“It is part of a set with Alice in Wonderland,” he said. “It was a limited printing, and all had been signed by the author with both his real and pen name. Many copies of the second book had been destroyed, and collectors are looking to fill in their collections with this book. It is estimated that the auction could bring in about thirty thousand for this volume alone.”

I held onto the desk as I whistled. I didn’t want to repeat my earlier performance.

“And you want him harmed because?”

“This is Thursday, I got the case on Monday, and I have picked up a couple of other cases with slightly higher priorities. Mr. Bishop feels we are not providing him the attention he deserves. He is vocal about it. The Captain is afraid that Bishop may take this to the papers. It seems that Bishop is also a friend of the Mayor. A contributing friend.”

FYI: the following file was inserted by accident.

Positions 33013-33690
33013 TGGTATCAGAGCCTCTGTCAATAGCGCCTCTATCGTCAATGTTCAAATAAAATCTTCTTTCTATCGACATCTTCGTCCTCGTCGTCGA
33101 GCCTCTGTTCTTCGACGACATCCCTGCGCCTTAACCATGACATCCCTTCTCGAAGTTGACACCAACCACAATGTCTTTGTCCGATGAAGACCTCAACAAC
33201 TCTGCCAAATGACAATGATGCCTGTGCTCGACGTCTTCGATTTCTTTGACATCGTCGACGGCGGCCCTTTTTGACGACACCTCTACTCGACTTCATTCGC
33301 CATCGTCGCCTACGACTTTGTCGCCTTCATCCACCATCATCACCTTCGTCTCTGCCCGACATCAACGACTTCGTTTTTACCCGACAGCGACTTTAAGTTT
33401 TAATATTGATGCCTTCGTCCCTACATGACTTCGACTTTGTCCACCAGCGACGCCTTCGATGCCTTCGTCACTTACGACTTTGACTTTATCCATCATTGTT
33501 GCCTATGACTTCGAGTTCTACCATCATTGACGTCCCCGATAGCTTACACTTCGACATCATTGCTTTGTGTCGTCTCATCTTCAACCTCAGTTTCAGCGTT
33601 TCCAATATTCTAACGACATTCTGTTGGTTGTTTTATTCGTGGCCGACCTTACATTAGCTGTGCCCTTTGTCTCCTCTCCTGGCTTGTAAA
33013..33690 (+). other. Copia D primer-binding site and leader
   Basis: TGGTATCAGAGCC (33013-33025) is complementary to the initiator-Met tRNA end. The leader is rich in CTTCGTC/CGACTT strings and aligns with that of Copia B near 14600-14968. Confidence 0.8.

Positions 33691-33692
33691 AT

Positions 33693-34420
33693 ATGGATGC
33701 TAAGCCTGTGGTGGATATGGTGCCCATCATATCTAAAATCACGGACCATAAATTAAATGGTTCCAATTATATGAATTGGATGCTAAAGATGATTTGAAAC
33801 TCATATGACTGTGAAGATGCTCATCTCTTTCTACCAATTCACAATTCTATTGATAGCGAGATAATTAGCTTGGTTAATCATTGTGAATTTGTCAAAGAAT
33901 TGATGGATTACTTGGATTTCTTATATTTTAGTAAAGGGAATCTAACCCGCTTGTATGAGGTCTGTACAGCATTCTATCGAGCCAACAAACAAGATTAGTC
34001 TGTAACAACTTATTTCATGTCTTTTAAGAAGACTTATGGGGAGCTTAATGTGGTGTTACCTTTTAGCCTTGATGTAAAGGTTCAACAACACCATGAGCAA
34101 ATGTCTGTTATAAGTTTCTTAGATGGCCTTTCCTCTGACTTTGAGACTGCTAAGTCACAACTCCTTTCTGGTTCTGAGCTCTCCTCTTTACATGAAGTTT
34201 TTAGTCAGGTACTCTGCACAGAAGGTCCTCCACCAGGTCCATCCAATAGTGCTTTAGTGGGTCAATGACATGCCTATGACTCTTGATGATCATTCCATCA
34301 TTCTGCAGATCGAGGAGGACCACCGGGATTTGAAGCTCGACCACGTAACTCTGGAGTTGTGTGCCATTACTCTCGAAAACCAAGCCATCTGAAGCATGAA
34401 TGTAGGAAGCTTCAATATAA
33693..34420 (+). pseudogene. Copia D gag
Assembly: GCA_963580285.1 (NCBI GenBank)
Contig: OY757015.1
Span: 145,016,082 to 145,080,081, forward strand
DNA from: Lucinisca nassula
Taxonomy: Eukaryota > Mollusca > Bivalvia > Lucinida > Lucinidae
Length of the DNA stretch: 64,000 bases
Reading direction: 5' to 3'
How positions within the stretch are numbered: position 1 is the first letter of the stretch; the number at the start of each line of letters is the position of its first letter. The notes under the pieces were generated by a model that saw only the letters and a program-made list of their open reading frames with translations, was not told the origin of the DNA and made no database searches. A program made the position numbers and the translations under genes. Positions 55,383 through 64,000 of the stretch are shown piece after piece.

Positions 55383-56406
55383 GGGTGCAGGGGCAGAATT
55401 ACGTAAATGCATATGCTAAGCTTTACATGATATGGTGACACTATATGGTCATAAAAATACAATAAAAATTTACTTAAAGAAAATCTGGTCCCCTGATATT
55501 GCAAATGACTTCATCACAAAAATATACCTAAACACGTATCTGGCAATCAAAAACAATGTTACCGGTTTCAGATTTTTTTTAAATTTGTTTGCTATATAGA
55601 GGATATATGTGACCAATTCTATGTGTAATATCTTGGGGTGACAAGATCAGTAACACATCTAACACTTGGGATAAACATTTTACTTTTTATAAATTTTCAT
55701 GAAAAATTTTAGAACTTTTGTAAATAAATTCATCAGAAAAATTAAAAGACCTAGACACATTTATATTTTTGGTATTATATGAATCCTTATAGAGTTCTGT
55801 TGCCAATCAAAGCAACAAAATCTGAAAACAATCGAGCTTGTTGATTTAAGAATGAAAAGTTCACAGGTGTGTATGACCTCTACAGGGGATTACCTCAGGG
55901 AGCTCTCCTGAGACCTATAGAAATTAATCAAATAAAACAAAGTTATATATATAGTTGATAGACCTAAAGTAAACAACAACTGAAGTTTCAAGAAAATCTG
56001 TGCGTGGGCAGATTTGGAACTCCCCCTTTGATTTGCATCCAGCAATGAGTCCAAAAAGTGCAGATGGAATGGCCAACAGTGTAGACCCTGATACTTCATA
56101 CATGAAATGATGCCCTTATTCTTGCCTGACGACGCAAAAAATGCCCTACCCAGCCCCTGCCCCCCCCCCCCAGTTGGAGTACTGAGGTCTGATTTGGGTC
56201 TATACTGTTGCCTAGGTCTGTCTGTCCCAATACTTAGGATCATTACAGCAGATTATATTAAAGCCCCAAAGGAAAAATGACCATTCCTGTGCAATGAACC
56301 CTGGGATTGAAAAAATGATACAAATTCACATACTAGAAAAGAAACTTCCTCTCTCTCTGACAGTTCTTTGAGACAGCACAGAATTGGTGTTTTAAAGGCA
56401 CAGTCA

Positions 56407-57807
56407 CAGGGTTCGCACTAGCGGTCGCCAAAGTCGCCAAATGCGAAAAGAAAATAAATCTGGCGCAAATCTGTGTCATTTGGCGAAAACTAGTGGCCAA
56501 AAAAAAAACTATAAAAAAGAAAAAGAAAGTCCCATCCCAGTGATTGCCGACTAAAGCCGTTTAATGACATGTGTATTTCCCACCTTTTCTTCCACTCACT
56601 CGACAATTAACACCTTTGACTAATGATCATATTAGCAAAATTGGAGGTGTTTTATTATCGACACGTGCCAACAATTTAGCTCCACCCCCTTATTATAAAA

“Ah,” I said. “How do I fit in this? Is your captain going to be okay if I get involved?”

“Oh, yeah,” said David. “The Captain mentioned you to Bishop. He, Bishop, is a bit of a celebrity snob. He read about you in the papers. I think he was about to have an orgasm.”

“Why do I hear the Sisters Fate laughing in the background on this one?” I asked.

“You’re not exactly a favorite of the Captain,” he said. “He would love nothing better than to see you fail in a very public manor.”

“The city gonna pay?” I asked.

“Yes, it is. You will be brought on as a consultant in this one special case.”

“And what are you not telling me?” I asked.

“You have to have a liaison with the police department, but the Captain is not willing to provide an active officer in the department. He has selected an officer in retirement. In some ways, it is his assurance that you will fail.”